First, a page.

Hours later and this we're still in the emergency room. "Calling Dr. Potter, calling Dr. Potter."

Just cut the crap and fix it. "Calling Dr. House!, calling Dr. House." I realized that his first, second, and third diagnoses are always wrong. It's a device, for showing off medical knowledge to those that have no medical knowledge, so that they think they need the advice themselves.

It increases aggregate demand from the hypochondriac customer base.

I disassembled the catch mechanism to get the runners back in behind the track. Then an annoying little spring jumped out and rolled away . . . followed by a small plate of hardened steel which flipped into my pile of rubbish. Oh God help me!

What were those? How had the manufacturer ever assembled this thing in the first place? Pay attention Dr. Potter! Huffing like a brontosaurus, I got onto my belly to look for the spring.

More tools. . . . bend this, bend that . . . and lo. . . fixed!

The program swept into effect. I swept up bits of broken ironing board hardware, gathered hammer, grinder, grinder wheel, four screwdrivers, sheet metal pliers, et cetera and put them back into my box.

A fire-bucket of hot water dumped into mop pail on casters. Mop. Swish swish.

Information is the derivative of reality. And reality is the integral of information. It can be no other way. The mycelium devours a stump and leaves a husk of rot, a Sierpinski solid if you like, or the Maine Coast with no Maine at all, no mass, but infinite area, such that a mere sneeze dislodges a Milky Way of spores. What fungus of information gathering sub-life forms devours me?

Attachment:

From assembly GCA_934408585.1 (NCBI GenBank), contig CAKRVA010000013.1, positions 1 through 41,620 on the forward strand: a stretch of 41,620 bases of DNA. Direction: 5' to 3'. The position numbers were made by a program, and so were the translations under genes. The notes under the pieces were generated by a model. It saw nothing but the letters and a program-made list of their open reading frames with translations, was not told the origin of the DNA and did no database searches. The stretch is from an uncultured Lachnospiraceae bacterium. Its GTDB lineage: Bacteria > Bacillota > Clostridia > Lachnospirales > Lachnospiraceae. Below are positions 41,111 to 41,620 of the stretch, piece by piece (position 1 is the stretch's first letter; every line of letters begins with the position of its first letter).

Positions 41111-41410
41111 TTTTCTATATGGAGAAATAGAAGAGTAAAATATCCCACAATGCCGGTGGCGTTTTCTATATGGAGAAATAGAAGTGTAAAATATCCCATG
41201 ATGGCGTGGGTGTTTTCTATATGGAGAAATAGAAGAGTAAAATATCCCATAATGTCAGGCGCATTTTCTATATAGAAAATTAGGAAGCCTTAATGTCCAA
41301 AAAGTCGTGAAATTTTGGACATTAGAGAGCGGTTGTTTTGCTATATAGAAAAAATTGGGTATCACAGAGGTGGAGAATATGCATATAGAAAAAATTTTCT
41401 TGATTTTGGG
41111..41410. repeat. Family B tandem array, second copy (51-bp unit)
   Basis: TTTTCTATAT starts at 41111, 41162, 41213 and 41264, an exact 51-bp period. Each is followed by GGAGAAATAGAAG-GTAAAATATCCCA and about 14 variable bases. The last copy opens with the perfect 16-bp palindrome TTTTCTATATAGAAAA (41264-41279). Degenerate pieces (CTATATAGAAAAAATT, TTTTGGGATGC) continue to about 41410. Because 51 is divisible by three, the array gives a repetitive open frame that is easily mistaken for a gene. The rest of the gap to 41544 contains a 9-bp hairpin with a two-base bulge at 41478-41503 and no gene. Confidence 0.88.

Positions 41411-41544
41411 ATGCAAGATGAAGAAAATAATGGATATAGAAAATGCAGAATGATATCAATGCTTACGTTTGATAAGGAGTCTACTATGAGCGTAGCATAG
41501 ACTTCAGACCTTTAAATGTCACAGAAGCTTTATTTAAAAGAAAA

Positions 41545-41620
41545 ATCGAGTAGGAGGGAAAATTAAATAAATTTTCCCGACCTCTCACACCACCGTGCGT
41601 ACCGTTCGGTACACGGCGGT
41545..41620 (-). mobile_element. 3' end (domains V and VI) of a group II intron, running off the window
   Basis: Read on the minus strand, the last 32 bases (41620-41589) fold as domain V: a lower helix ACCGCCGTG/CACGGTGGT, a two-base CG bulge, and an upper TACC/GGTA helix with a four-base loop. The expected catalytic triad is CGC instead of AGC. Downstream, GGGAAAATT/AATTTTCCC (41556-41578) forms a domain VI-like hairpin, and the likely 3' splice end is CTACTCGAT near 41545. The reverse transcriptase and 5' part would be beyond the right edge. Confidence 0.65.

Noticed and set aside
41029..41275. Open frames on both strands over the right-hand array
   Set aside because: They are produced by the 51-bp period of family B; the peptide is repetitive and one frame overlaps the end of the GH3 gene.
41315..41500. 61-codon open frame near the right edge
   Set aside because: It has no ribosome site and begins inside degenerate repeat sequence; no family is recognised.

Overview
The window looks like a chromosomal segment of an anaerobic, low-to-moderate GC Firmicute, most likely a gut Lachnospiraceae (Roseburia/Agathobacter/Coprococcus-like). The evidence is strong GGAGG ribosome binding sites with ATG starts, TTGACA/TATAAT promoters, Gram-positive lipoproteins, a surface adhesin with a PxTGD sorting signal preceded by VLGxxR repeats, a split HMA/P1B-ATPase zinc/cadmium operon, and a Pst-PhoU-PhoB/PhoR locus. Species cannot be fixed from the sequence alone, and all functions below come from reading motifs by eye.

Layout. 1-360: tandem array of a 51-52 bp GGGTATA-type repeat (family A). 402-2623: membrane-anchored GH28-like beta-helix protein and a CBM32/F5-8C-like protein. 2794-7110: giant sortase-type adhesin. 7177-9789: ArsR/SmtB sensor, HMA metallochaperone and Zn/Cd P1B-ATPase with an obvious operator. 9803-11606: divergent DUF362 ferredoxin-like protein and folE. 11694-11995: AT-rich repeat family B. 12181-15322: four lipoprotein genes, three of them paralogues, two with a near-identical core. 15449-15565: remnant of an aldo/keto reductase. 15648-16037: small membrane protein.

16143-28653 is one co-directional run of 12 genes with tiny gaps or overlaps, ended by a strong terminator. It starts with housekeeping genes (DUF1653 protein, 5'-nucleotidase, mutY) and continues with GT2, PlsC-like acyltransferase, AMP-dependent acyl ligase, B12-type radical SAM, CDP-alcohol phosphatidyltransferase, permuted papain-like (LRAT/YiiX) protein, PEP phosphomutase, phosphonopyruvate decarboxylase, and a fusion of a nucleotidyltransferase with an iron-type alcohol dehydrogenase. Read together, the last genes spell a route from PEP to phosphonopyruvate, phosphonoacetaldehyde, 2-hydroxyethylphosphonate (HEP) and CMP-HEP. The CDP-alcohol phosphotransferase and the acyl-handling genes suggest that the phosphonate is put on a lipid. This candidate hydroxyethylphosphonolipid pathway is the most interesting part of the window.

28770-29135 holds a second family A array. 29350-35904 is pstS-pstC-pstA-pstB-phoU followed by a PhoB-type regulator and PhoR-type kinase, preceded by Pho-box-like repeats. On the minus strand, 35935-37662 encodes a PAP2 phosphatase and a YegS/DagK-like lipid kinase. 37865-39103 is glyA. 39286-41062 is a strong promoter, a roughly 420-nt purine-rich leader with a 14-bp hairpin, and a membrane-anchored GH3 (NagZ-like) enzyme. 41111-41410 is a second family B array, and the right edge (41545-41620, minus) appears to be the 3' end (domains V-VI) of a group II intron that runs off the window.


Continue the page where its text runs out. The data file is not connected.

The mind reproduces in one direction, and then re-inoculates in another. All conscious beings pass fruit, male and female both.

I mopped up the maggots of filings. I don't want those in my clay, at least not a lot. Leave a bit of something in every thing, so that each thing has at least some bit of more than one thing left in it. That's Hermes on steroids! I mean it is possible to make a nice pot with just pure porcelain. But it will be very boring.

The phone rings. Jessie's at the front door. I walk down the long corridor. .. what a tunnel this is! I half enjoy it. I feel like the giant moving to the front of his cave, to accept an offering from the Maya.

I know! I'll meditate on a pile of sand for as long as it takes to fuse silica into a crystal skull!

Jesse's a young mom, with a nine-week old baby, teaching clay over at University of New Haven. Her students will be making copies of natural forms, perhaps conch shells, perhaps skulls.

She has a lovely smile. She remembers Ami. Her husband Joe is a painter. She likes my kiln. She left, all smiles.

Bones! The peposo. My lunch!

I devoured that shank. To know a thing you must devour it, and then it exists not. But once you know a thing, that's when it lives.

Now I have the bone. which I'll burn to make bone ash, which will go into my Shino glaze. . . and when I look at my finished vessels, even though they will be fired near the temperature of the sun, I'll know there's still some flavor of pepper still in them.

No pots today. At least I fixed the ironing board.